Superconducting (SC) cavities in an accelerating section are designed to have the same geometrical velocity factor (βg). For these cavities, Radio Frequency (RF) power needed to accelerate charged particles varies with the particle velocity factor (β). RF power requirement from one cavity to other can vary by 2-5 dB within the accelerating section depending on the energy gain in the cavity and beam current. In this paper, we have presented an idea to improve operating efficiency of the SC RF accelerators using envelope tracking technique. A study on envelope tracking technique without feedback is carried out on a 1 kW, 325 MHz, class B (conduction angle of 180 degrees) tuned load power amplifier (PA). We have derived expressions for the efficiency and power output for tuned load amplifier operating on the envelope tracking technique. From the derived expressions, it is observed that under constant load resistance to the device (MOSFET), optimum amplifier efficiency is invariant whereas output power varies with the square of drain bias voltage. Experimental results on 1 kW PA module show that its optimum efficiency is always greater than 62% with variation less than 5% from mean value over 7 dB dynamic range. Low power amplifier modules are the basic building block for the high power amplifiers. Therefore, results for 1 kW PA modules remain valid for the high power solid state amplifiers built using these PA modules. The SC RF accelerators using these constant efficiency power amplifiers can improve overall accelerator efficiency.

  8. Development of Low Level RF Control Systems for Superconducting Heavy Ion Linear Accelerators, Electron Synchrotrons and Storage Rings

    CERN Document Server

    Aminov, Bachtior; Kolesov, Sergej; Pekeler, Michael; Piel, Christian; Piel, Helmut

    2005-01-01

    Since 2001 ACCEL Instruments is supplying low level RF control systems together with turn key cavity systems. The early LLRF systems used the well established technology based on discrete analogue amplitude and phase detectors and modulators. Today analogue LLRF systems can make use of advanced vector demodulators and modulators combined with a fast computer controlled analogue feed back loop. Feed forward control is implemented to operate the RF cavity in an open loop mode or to compensate for predictable perturbations. The paper will introduce the general design philosophy and show how it can be adapted to different tasks as controlling a synchrotron booster nc RF system at 500 MHz, or superconducting storage ring RF cavities, as well as a linear accelerator at 176 MHz formed by a chain of individually driven and controlled superconducting λ/2 cavities.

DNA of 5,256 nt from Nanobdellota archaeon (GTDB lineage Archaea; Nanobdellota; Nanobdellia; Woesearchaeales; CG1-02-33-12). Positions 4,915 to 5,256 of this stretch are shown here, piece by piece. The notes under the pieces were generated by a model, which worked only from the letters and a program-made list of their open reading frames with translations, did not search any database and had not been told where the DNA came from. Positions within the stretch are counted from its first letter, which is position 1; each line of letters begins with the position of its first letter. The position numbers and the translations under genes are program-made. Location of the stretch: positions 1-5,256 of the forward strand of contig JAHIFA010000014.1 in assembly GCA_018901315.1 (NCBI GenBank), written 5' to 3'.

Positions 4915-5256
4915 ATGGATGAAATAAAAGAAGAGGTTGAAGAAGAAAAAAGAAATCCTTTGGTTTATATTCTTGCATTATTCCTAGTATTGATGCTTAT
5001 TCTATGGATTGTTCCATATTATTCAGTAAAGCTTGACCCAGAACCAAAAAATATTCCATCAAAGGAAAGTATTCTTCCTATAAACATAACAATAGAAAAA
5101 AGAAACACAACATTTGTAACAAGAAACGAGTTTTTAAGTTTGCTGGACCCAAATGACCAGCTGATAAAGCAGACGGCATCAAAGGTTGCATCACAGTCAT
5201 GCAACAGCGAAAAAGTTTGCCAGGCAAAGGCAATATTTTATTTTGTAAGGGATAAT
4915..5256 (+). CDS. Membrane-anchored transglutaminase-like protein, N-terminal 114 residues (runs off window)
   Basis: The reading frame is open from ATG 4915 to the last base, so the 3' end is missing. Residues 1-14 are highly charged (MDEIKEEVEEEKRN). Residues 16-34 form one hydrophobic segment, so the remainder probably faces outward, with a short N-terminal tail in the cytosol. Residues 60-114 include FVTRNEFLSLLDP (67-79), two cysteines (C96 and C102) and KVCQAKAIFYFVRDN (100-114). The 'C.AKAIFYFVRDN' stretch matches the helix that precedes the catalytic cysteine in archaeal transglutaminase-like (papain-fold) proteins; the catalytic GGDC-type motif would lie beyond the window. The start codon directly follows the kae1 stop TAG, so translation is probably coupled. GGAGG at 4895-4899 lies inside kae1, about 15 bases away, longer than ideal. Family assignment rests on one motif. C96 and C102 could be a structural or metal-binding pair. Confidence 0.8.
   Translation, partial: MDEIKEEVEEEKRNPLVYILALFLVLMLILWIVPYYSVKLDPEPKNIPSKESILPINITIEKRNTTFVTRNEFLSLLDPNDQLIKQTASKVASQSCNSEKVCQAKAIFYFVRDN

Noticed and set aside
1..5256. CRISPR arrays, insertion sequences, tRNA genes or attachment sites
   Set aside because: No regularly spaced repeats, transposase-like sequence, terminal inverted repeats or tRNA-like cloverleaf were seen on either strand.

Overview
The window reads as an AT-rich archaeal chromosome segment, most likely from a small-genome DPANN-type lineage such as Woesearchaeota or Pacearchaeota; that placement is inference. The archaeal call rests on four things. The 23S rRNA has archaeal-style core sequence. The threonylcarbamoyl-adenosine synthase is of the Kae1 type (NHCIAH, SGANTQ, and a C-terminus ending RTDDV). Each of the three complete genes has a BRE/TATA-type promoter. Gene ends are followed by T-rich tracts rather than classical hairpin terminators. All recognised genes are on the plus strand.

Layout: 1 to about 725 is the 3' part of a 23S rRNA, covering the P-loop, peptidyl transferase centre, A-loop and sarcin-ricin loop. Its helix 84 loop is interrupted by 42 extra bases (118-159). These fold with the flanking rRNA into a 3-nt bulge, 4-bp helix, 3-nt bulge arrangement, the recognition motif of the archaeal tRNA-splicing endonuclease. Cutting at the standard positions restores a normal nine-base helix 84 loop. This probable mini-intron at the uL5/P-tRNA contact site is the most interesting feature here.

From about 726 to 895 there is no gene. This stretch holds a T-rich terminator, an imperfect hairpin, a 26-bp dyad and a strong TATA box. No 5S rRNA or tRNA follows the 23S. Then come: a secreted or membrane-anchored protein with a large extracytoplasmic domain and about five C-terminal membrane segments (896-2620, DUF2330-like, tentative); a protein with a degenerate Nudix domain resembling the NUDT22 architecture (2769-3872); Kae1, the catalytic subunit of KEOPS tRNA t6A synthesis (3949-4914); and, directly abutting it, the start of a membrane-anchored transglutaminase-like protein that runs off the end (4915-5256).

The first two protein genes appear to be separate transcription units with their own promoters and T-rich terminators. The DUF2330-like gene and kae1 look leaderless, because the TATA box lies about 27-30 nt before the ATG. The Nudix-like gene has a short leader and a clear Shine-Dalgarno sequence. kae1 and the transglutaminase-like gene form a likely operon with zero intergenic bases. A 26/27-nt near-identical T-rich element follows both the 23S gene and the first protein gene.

9. SNS Superconducting RF cavity modeling-iterative learning control

    International Nuclear Information System (INIS)

    Kwon, S.-I.; Regan, Amy; Wang, Y.-M.

    2002-01-01

    The Spallation Neutron Source (SNS) Superconducting RF (SRF) linear accelerator is operated with a pulsed beam. For the SRF control system to track the repetitive electromagnetic field reference trajectory, both feedback and feedforward controllers have been proposed. The feedback controller is utilized to guarantee the closed loop system stability and the feedforward controller is used to improve the tracking performance for the repetitive reference trajectory and to suppress repetitive disturbances. As the iteration number increases, the feedforward controller decreases the tracking error. Numerical simulations demonstrate that inclusion of the feedforward controller significantly improves the control system performance over its performance with just the feedback controller

  10. SNS Superconducting RF cavity modeling-iterative learning control

    CERN Document Server

    Kwon, S I; Wang, Y M

    2002-01-01

    The Spallation Neutron Source (SNS) Superconducting RF (SRF) linear accelerator is operated with a pulsed beam. For the SRF control system to track the repetitive electromagnetic field reference trajectory, both feedback and feedforward controllers have been proposed. The feedback controller is utilized to guarantee the closed loop system stability and the feedforward controller is used to improve the tracking performance for the repetitive reference trajectory and to suppress repetitive disturbances. As the iteration number increases, the feedforward controller decreases the tracking error. Numerical simulations demonstrate that inclusion of the feedforward controller significantly improves the control system performance over its performance with just the feedback controller.

  11. Design study of an S-band RF cavity of a dual-energy electron LINAC for the CIS

    Science.gov (United States)

    Lee, Byeong-No; Park, Hyungdal; Song, Ki-baek; Li, Yonggui; Lee, Byung Cheol; Cha, Sung-su; Lee, Jong-Chul; Shin, Seung-Wook; Chai, Jong-seo

    2014-01-01